The Ontario Adult Literacy Curriculum Framework (OALCF) uses three performance levels with Level Indicator statements to describe the learners’ proficiency to carry out tasks within the Task Groups. These indicators provide an overview of the programming focus for that Task Group level. They also illustrate learner achievement in the Task Group, at the end of each level. The following is an example of a Level Indicator:
- Competency: C Understand and Use Numbers
- Task Group: C1 Manage Money
- Level Indicator: C1.2 At this level, learners “Make low-level inferences to calculate costs and expenses that may include rates such as taxes and discounts.”
The three levels of the OALCF use the same complexity factors as the first three levels of Canada’s Essential Skills (ES) and the three international adult literacy surveys, carried out in Canada by Statistics Canada.
- The International Adult Literacy Survey (IALS)
- The Adult Literacy and Life Skills Survey (ALLS)
- The Program for the International Assessment of Adult Competencies (PIAAC)
The OALCF uses two factors in interpreting a learner’s developing proficiency – Task Descriptors and Performance Descriptors. It is important that the description of both the task and the learner’s performance be considered together.
OALCF Task Descriptors
Task Descriptors help us to understand the features of the task that determine the task complexity. According to the OALCF, tasks are more complex when they
- are not well defined
- require more steps
- can be completed in more than one way (have no set procedure)
- contain unfamiliar elements (context, vocabulary)
- involve multiple or complex documents and texts
For example, in the following chart, we make comparisons between the Task Descriptors for the three levels of Task Group B1 “Interact with Others”:
OALCF Performance Descriptors
The Performance Descriptors illustrate how learners carry out tasks at the end of a level. According to the Curriculum Framework, learners who perform increasingly complex tasks can
- make inferences of task requirements
- apply background knowledge & experience to unfamiliar tasks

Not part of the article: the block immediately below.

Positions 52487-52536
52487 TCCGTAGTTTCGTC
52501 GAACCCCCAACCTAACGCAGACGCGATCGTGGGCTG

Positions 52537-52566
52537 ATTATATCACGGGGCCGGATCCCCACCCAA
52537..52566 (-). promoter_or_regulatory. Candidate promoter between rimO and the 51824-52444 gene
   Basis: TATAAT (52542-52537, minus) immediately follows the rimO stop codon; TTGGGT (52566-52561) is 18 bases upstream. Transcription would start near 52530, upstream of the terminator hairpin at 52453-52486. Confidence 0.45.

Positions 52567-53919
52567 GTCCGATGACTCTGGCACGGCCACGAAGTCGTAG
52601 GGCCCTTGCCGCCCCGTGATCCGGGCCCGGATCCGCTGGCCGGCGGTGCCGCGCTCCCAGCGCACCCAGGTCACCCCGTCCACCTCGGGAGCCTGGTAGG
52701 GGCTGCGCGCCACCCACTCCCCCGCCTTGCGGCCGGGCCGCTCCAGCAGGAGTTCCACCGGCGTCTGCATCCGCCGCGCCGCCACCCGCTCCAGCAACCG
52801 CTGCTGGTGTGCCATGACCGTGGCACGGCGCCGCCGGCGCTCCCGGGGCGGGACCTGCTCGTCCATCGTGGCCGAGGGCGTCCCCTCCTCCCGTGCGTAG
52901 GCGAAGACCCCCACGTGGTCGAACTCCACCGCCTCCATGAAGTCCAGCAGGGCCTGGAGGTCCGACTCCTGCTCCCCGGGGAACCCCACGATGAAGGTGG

- manage tasks with unfamiliar elements
- identify a variety of ways to complete tasks
- find, integrate & analyze information
- experiment & problem-solve
A Note About Competencies and Levels
A learner’s ability to perform tasks can vary amongst the competencies. A learner may well be able to “Read longer texts to connect, evaluate, and integrate ideas and information” (A1.3 – Competency A: Find and Use Information, Task Group A1: Read Continuous Text, Level 3), but need help with understanding and using numbers to manage data (C4) at a Level 3 – “Find, integrate, and analyze data; identify trends in data.”
EOIS-CaMS is a computer system developed to support EO service deliverers in the administration and management of their client cases. This includes Literacy and Basic Skills service providers’ learner case management. The data collected from EOIS-CaMS helps MTCU to analyze our efficiency and effectiveness as LBS service providers. Reports that can be printed from EOIS-CaMS at the provider level also provide valuable evaluation data for program managers.
- Take a few minutes to scan through the Ontario Adult Literacy Curriculum Framework to better understand its features.
- In the Ontario Adult Literacy Curriculum Framework, at the end of the section for each level in a task group, you will find example tasks learners can do at the end of the level. Choose an example task from each of the competencies A, B, C and D, in whichever task group and level you wish, then do the task or think through it in your mind. Afterwards, review the Performance and Task Descriptors to see if and how they relate to the task.
- What situations in your learning environment could you use to measure the last two competencies?
- Competency E – Manage Learning
- Competency F – Engage with Others
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